“This latest news simply emphasizes what advocates of ethical stem cell research have said for years - adult stem cells are the true gold standard for stem cells. They are certainly golden for patients; more than 60,000 people a year around the world are currently treated with adult stem cells.”
Adult stem calls research has shown “tremendous progress,” while embryonic stem cell research “relies on the destruction of young human life” and has had limited success, Prentice observed.
This offers a clear choice to researchers and investors who are looking for results, he said. “Adult stem cells save lives.”
Vatican City, Dec 11, 2013 (CNA/EWTN News) - In his general audience Pope Francis reflected that the reality of the Final Judgment allows us to trust in God even if we are afraid, emphasizing also that our judgment begins each day through the way we live.
“Dear brothers and sisters, reflecting on the final judgment – despite that it instinctively raises a certain fear in us – gives elements of comfort and trust,” the Pope said in his Dec. 11 Wednesday audience.
The Pope’s weekly discourse was given to the thousands of pilgrims who flocked to Saint Peter’s Square in order to hear the pontiff speak.
Turning to the final article in the Creed in which believers proclaim their belief in “in life everlasting,” Pope Francis stated that “at Christ’s coming in glory as judge of the living and the dead, we will be held accountable before God for the good we have done or failed to do in this life.”
Although we have the tendency to “regard this final judgment with a certain trepidation,” he noted, “the Church invites us to see it as a source of consolation and joyful hope.”
Recalling how the early Christians communities used the Aramaic expression “Maranatha,” or “come, Lord!” in their liturgies, the Pope emphasized that this “encourages” us think about the final judgment as a time when “we will be considered worthy to be clothed with glory and to enter the wedding feast with Christ, the Bridegroom.”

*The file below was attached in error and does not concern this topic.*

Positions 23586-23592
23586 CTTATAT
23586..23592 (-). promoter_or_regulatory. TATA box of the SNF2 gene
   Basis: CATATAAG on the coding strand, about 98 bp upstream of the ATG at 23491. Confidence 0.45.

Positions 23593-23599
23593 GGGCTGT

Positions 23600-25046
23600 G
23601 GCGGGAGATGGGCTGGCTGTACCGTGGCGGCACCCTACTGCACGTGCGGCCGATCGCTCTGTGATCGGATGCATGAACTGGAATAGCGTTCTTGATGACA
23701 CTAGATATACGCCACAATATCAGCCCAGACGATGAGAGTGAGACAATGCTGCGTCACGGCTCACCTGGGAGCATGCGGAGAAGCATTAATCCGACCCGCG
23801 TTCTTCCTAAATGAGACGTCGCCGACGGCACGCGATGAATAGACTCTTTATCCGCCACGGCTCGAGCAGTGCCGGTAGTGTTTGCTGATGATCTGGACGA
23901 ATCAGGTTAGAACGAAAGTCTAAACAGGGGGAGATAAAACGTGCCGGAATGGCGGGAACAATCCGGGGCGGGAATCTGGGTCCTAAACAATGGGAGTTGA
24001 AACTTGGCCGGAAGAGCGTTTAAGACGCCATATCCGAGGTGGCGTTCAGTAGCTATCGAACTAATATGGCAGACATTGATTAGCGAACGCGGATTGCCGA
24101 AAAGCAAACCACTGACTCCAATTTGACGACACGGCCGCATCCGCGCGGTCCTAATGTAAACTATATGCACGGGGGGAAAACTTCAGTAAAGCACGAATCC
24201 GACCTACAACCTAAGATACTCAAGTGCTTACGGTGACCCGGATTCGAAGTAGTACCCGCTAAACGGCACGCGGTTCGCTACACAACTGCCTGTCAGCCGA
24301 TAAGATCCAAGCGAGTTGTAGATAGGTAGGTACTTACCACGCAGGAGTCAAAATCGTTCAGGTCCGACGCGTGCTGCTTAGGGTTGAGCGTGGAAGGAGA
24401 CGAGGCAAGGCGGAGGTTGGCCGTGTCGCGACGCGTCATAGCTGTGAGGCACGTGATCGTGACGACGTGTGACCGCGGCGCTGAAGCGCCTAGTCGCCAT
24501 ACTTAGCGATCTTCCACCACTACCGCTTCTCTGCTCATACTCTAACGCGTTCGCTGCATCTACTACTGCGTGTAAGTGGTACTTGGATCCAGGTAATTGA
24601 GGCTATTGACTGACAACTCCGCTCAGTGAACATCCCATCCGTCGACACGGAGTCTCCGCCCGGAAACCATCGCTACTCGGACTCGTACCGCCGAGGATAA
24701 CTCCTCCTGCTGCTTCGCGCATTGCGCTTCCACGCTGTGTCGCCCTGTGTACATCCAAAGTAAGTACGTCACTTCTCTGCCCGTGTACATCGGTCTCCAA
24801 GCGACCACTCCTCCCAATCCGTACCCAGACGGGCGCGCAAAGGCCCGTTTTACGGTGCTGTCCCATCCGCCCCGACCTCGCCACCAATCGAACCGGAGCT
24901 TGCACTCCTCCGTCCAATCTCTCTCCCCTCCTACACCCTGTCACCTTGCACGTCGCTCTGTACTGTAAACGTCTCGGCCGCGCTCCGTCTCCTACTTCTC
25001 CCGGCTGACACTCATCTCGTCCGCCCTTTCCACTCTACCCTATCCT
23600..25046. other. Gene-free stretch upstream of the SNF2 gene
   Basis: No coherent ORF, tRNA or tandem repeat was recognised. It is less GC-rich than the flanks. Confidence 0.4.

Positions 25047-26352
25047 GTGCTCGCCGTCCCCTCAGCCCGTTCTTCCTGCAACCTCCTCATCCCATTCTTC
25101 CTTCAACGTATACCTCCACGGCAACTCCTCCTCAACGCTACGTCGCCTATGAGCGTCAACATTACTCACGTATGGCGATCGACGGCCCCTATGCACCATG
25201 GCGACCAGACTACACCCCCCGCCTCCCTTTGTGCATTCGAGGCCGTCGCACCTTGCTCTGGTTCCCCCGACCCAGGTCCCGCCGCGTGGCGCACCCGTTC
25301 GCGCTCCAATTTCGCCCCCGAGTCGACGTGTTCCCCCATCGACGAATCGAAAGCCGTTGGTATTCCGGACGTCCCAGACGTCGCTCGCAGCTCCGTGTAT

Using the phrase “Maranatha” to “invoke Christ’s return,” continued the pontiff, expressed the early Christians hope for “the great wedding feast of a humanity reconciled with God.
Looking to the moment when each of us will face our own judgment, Pope Francis affirmed that “we will not be alone,” and that this gives us a reason to be consoled because “Jesus, our advocate with the Father, will be at our side, together with all the saints.”
In that moment, he stated, “we will be able to count on the intercession and benevolence of so many of our brother saints, who have preceded us in the path of faith.”
Another element that allows us to be comforted “is the idea that the judgment starts now through the way which we live, through our existence,” the Pope highlighted.
“God’s judgment takes place in our lives each day,” he said, “by the way in which we respond to Christ’s teaching and imitate him in serving our brothers and sisters.”
“Jesus constantly gives us so we can be filled with the Father’s mercy, and we have the responsibility to open ourselves up to that grace or, on the contrary, be closed and exclude ourselves from communion with God.”
“Let us prepare, then,” encouraged the Pope, to meet our judge with confidence and joyful trust in his promises.”
Vatican City, Dec 11, 2013 (CNA/EWTN News) -
At the end of his general audience, Pope Francis reflected on tomorrow’s feast of Our Lady of Guadalupe, Patroness of the Americas, extending his greetings to all on the American continent.
“Mary’s embrace showed what America – North and South – is called to be: a land where different peoples come together,” the Pope explained after his Dec. 11 general audience address.